Following this blue phase, Protein X.2 will be frozen and spend 4 weeks in the yellow phase and then be released to the public as the second version of the entry with more information added to it, i.e. ProteinX.2! 

The cogs of the blue, yellow and pink phases are always turning. So, after the pink 'Public data' release phase, any improvements sent by users are fed into a future version of Protein X, say Protein X.Future, which will flow through a future cycle of the blue phase and then the yellow phase before becoming available in a public release again in the pink phase. 

To summarise, if a new protein sequence is imported into UniProt in January, it would become available to you via a UniProt release in March. If you then sent us feedback about this entry, e.g. another paper about it, this information would become available in UniProt at the earliest in May (or later depending on the complexity of the suggestions). 

There is a UniProt release every 4 weeks but behind the scenes, the blue, yellow and pink phases are always running in parallel. It's not only new protein sequences like Protein X that go through these phases but also existing UniProt entries so they can get new information added too. While you only see a release every 4 weeks, the cogs of data are always turning!

Tuesday, July 3, 2018

New guidelines to help with protein naming

Why is consistent protein naming important?

For many proteins, a variety of different names are used across the scientific literature and public biological databases which makes effective organization and exchange of biological information a difficult task. Consistent protein nomenclature is indispensable for communication, literature searching and retrieval of database records.

New protein nomenclature guidelines

To address this issue and provide some help in protein naming, a set of protein nomenclature guidelines have been produced jointly by the European Bioinformatics Institute (EMBL-EBI), the National Center for Biotechnology Information (NCBI), the Protein Information Resource (PIR) and the Swiss Institute for Bioinformatics (SIB). UniProt has been heavily involved in this work along with other groups from the four institutes. These efforts have built on existing guidelines which were already in use by groups such as UniProt and RefSeq, expanding and consolidating them into a single shared document which provides a comprehensive set of recommendations.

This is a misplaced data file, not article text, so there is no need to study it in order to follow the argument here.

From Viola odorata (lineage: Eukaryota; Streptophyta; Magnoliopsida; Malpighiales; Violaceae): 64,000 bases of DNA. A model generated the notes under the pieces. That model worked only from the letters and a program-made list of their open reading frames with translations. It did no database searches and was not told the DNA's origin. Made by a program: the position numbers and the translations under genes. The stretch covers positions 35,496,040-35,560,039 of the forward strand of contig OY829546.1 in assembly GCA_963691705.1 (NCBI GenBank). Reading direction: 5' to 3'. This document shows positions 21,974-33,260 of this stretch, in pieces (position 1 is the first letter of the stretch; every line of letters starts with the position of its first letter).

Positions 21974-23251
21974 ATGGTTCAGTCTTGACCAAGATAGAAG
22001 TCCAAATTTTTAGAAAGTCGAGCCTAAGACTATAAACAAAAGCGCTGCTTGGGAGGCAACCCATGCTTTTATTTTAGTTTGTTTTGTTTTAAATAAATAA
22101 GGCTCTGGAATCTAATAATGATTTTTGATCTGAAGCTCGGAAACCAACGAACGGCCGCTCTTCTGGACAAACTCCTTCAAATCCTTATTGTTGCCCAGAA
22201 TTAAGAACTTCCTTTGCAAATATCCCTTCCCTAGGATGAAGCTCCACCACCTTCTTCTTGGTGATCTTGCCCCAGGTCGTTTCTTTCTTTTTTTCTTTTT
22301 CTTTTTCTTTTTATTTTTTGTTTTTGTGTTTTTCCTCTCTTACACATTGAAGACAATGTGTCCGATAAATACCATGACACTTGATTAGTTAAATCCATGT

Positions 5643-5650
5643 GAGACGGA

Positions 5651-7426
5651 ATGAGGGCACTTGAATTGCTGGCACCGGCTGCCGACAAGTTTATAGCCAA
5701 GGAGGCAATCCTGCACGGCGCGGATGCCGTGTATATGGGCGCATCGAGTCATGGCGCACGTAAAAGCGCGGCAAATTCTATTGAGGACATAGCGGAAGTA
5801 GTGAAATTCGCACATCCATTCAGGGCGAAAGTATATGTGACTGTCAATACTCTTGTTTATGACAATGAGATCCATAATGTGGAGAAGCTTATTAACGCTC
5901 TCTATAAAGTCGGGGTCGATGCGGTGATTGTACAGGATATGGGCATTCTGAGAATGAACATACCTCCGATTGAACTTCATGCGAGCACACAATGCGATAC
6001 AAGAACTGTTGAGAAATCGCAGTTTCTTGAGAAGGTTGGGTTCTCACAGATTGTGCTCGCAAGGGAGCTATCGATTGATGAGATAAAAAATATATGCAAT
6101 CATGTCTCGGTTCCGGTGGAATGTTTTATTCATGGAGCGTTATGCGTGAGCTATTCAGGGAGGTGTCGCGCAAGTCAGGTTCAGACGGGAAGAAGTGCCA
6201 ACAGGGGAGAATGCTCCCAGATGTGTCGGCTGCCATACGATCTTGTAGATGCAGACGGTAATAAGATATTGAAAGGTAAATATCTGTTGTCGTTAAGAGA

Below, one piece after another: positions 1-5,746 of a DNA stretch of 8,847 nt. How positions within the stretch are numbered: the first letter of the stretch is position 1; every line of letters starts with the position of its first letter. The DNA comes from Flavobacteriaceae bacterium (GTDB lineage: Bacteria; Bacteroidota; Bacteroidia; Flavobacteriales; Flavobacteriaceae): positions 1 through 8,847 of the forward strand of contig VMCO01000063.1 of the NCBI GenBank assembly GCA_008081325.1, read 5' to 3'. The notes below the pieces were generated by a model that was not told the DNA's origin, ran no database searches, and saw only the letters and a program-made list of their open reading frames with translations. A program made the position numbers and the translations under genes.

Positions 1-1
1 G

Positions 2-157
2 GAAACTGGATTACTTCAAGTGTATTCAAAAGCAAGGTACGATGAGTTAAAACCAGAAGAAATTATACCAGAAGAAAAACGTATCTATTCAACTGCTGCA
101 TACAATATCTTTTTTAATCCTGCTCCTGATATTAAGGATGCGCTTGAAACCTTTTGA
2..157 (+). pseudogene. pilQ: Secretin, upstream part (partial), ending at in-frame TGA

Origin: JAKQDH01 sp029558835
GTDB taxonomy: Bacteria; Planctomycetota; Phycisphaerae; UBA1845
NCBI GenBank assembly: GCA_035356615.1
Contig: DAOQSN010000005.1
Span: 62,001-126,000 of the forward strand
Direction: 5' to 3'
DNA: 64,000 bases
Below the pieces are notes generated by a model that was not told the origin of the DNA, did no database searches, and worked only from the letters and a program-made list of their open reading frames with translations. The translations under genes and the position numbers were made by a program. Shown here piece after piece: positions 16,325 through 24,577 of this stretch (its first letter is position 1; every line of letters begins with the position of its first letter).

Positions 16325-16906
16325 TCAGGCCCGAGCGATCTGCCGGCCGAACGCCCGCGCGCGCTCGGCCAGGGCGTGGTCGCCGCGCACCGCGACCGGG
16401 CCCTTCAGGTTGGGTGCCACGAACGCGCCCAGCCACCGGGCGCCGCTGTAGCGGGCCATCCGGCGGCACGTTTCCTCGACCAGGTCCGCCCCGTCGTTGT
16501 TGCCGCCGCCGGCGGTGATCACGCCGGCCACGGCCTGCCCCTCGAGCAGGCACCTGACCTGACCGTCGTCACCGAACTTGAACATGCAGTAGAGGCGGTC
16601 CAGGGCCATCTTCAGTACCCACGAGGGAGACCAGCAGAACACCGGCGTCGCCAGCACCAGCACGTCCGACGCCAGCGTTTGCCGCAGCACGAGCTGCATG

What makes a good protein name?

A good protein name is one which is unique, unambiguous, can be attributed to orthologs from other species and follows official gene nomenclature where applicable. The guidelines help to achieve this goal by covering all aspects of protein naming from advice on expert sources of protein names and how to name novel proteins of unknown function to more detailed advice such as terms to avoid in a protein name and acceptable abbreviations.

Who are the guidelines intended for?

The guidelines are intended for use by anyone who wants to name a protein. Groups who will find these guidelines helpful include:

  • Biocurators who want to assign a protein name as part of a database record
  • Bioinformaticians who intend to assign protein names as part of gene annotation pipelines prior to submission to public archives
  • Researchers who isolate a new protein and want to name it prior to publication

Where are the guidelines?

The guidelines can be found on the UniProt website at and on the NCBI website at

Can I give feedback?